Those costs follow three years of record profits that have driven the stock higher. JPMorgan’s shares have climbed 72 percent since the end of 2008, compared with a 48 percent gain in the KBW Bank Index of 24 U.S. firms. On the day the firm reported its quarterly loss, the stock closed little changed. It has since climbed 3.4 percent.

“It looks like they are gradually becoming able to put the past and the crisis behind them,” said Craig Pirrong, professor of finance at the University of Houston’s Bauer College of Business whose research includes risk management. “It’s an expensive history lesson, and they are not out of the woods yet.”

JPMorgan’s push to end the mortgage probes intensified last month after the U.S. Attorney’s office in Sacramento, California, told the bank it was preparing to bring a case. Authorities there already had concluded there were civil violations and opened a criminal probe, JPMorgan said in an August regulatory filing. Continue reading


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JAY SCHLENKERMAN, INFORMANT VS. AIYANA JONES’ DAD, CHARGED WITH 3 MORE FELONIES; WITHDRAWS GUILTY PLEA, FREED ON TETHER

Aiyana Jones' grandmother Mertilla Jones marches Oct. 21, 2013 with familes of Davontae Sanford, Lamar Grable, Cornell Squires, and other victims of Detroit police killings and brutality.

Aiyana Jones’ grandmother Mertilla Jones marches Oct. 21, 2013 with familes of Davontae Sanford, Lamar Grable, Cornell Squires, and other victims of Detroit police killings and brutality.

Schlenkerman convicted previously of 7 felonies, domestic violence

Davontae Sanford still fighting to withdraw guilty plea after six years

Charles Jones/Chauncey Owens’ trial begins next week 

Schlenkerman at Charles Jones exam Jan. 26, 2012.

Schlenkerman at Charles Jones exam Jan. 26, 2012.

Jay Schlenkerman's MDOC id from his two years in prison.

By Diane Bukowski

October 28, 2013 

DETROIT – As the first-degree murder trial of Charles Jones and Chauncey Owens begins next week, VOD has learned that the chief witness against Jones, “jail-house snitch” Jay Schlenkerman,  as Jones’ attorney termed him, was charged with three more serious felonies in April, adding to a long list detailed in earlier VOD stories.

Schlenkerman pled guilty to the offenses “Operating while intoxicated,” “Police Officer—fleeing—Third Degree; and “Operating-License Suspended, Revoked, Denied” in front of Wayne County Circuit Court Judge Michael Callahan in July, according to court records. But he was mysteriously allowed to withdraw his guilty plea in August, then later had his bond reduced from $60,000 to $5,000 and was freed on tether in September.  Click on Schlenkerman ROA to read details of charges and actions against Schlenkerman.

Previous charges against 'jail-house' snitch Jay Schlenkerman, per court records.

Previous charges against ‘jail-house’ snitch Jay Schlenkerman, per court records.

The statute cited in the second charge indicates that it involved a vehicular collision. Schlenkerman’s original attorney withdrew from his case Sept. 20, and was replaced by court-appointed attorney Ronald P. Weitzman.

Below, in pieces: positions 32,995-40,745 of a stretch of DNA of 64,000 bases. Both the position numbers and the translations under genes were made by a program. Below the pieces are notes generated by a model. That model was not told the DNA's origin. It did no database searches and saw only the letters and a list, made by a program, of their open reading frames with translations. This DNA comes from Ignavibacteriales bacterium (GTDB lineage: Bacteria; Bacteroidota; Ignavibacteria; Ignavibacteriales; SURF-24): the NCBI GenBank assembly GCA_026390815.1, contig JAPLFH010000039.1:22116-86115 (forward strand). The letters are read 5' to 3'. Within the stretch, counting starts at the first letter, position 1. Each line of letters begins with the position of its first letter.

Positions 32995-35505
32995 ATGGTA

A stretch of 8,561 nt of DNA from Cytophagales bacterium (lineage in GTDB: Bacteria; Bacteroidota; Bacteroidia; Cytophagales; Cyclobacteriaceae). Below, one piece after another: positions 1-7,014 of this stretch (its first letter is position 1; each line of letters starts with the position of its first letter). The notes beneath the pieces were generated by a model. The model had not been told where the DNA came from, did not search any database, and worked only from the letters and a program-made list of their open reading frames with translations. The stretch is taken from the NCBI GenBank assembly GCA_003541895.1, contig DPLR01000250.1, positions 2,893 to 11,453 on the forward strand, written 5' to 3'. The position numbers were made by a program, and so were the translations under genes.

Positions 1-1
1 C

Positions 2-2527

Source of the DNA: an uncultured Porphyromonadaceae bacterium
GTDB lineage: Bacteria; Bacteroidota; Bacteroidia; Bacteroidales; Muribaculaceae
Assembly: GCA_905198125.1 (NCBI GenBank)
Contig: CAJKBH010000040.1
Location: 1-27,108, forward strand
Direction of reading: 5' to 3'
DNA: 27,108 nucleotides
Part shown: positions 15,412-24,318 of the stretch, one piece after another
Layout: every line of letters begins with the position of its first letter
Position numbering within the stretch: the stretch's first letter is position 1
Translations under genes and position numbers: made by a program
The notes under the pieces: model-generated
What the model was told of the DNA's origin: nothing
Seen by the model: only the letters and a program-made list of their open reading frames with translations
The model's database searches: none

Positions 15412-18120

“This doesn’t make any sense,” Aiyana’s grandmother Mertilla Jones said. “How does he keep getting away with beating on women and fleeing from the police, when if he was Black, they would have whipped his a- – and locked him up?” 

Schlenkerman was convicted of six felony counts involving drunk driving beginning in 2000, one felony count of assaulting a police officer, and a slew of misdemeanor domestic violence charges, including one in 2011 where he nearly killed the victim. He served two years in the Michigan Department of Corrections and shorter sentences in local jails. (See box at right.)

An advocate for Davontae Sanford noted that the withdrawal of Schlenkerman’s guilty plea contrasts harshly with Sanford’s case, based on a confession made at the age of 14 to four drug-house murders in 2007.  An Appeals Court just ruled, over the objection of the prosecutor, that Vincent Smothers, who has confessed to the killings and exonerated Sanford, must be allowed to testify at Sanford’s next plea withdrawal hearing. 

“The disparity vis-a-vis Davontae Sanford in [the prosecutor] fighting to keep his ill-advised induced plea in place while Mr. Schlenkerman’s request was not even contested speaks volumes of the shady deals they cut with the real criminals at that corner on St. Antoine!” said paralegal Roberto Guzman. 

Assistant Prosecutor Maria Miller, chief of communications for Wayne County Prosecutor Kym Worthy, had not responded to a request for a statement before this story went to press. Schlenkerman’s attorney Weitzman said he could not comment due to attorney-client privilege. 

Roberto Guzman leads chants during joint Oct. 21, 2013 march at Frank Murphy Hall.

Roberto Guzman leads chants during joint Oct. 21, 2013 march at Frank Murphy Hall.

Wayne County Circuit Court Judge Richard Skutt is hearing the Jones/Owens cases, with jury selection for Owens set for Mon. Oct. 28 and for Jones on Tues. Oct. 29. They are charged with killing Je’Rean Blake, 17, two days before Detroit police conducted a military-style raid on the Jones’ home, seeking Owens as a suspect in that case, and ended up shooting Aiyana Jones, 7. 

The two are co-defendants, but will face separate juries. 

Judge Skutt earlier barred Schlenkerman’s testimony against Jones, but the prosecutor appealed and Judge Skutt’s ruling was overturned at the state Appeals and Supreme Court levels. Jones has languished at the Wayne County Jail since Nov. 2011 awaiting decisions from the higher courts before going to trial.